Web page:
This will mean most wholesalers, brewers etc having to pay for goods before they get paid themselves and putting their cash flow under enormous potentially unsustainable strain causing failure of otherwise healthy businesses.  They need and deserve support which I suspect might have to be Government guarantees for a foreseeable period of time.

So, I have updated my wish list to the Government:

  • Work with the likes of Kate Nicholls and Johnathan Downey to support the hospitality sector.  They are rational and realistic, and are asking for support not bailouts.  Without it, all the JRS will do is postpone the unemployment figures for a period of time.
  • Look at the supply of credit.  This isn’t sector specific but the insurers may end up being the death knell of many a good business
  • Extend the JRS or other support to incentivise Hospitality to retain staff.  We really want to, but anything other than a full opening (not likely) will make this impossible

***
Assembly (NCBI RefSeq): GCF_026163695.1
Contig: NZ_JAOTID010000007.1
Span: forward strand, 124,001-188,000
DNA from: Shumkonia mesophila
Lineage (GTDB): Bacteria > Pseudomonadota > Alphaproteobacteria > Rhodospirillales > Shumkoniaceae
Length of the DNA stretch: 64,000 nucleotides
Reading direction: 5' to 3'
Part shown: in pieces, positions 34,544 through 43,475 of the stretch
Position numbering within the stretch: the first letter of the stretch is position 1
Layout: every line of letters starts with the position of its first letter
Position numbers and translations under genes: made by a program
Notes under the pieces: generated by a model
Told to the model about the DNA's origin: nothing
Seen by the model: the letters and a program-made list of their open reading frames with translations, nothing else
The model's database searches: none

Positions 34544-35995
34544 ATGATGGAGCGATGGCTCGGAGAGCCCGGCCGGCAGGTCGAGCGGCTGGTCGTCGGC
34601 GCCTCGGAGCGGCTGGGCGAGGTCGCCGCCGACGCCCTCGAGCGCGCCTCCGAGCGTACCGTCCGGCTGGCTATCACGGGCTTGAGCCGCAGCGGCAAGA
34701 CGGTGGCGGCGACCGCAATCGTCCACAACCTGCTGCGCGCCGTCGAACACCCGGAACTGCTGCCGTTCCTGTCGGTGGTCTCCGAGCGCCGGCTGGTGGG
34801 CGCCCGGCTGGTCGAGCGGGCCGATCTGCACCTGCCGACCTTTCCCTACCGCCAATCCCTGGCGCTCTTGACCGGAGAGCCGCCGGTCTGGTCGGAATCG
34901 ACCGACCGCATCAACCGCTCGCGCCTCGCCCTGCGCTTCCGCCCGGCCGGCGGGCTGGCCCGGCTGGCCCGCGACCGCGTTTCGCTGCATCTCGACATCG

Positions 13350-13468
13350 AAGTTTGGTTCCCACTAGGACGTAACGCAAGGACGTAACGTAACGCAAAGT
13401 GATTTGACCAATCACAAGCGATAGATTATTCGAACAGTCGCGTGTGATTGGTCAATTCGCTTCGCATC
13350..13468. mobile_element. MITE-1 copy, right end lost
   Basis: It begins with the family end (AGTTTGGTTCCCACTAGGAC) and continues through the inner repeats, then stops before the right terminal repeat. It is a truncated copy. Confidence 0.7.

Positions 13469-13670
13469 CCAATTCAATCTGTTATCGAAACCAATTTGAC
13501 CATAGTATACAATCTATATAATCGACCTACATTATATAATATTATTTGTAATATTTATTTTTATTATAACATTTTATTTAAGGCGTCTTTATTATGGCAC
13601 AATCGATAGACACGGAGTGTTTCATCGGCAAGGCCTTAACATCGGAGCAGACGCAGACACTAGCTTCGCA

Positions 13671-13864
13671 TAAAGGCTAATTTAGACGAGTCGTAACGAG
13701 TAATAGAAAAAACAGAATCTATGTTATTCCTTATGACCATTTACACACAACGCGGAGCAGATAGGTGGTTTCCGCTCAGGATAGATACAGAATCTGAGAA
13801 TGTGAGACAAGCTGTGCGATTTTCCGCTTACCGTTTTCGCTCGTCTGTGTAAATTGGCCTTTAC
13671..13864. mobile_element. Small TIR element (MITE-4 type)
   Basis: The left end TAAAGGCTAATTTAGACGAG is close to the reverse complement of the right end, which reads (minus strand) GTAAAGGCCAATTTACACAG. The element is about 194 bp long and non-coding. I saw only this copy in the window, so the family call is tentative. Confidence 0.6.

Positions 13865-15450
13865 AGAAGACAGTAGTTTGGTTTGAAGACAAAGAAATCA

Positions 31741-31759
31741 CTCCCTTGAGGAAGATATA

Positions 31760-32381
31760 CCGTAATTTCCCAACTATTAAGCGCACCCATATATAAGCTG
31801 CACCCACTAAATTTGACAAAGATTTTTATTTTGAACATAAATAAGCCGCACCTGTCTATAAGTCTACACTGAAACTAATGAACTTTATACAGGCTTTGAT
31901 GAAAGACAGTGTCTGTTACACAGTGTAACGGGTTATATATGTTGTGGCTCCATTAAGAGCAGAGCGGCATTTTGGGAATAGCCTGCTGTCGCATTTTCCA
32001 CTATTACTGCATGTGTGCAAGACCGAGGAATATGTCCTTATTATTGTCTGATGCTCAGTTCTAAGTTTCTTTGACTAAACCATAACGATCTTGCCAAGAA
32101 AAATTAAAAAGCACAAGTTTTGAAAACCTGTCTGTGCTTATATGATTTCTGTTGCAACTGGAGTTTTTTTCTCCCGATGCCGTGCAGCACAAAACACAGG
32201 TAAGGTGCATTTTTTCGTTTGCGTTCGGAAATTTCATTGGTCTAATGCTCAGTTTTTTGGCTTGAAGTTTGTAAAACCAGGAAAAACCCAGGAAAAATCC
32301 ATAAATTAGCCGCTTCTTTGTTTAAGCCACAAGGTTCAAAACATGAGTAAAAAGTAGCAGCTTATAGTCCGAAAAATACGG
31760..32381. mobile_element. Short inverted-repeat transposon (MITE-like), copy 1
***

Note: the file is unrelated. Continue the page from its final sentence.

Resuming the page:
• We need this information now.  Deadlines are rapidly approaching for large companies for redundancy consultation and smaller companies are only two weeks behind that.

We know that not everyone will survive, we know that there isn’t a perfect solution and I acknowledge the speed of action mean you have to evolve schemes as holes appear but we are edging closer to a doomsday scenario which ironically will start when lockdown finishes.

Ultimately, the long-term potential damage isn’t about how or where people choose consume, but that people fall out of the habit of drinking altogether: drinking at home isn’t a healthy or sustainable activity, so we must all hope that life returns to normal and people are able to celebrate by getting back out to enjoy social occasions soon.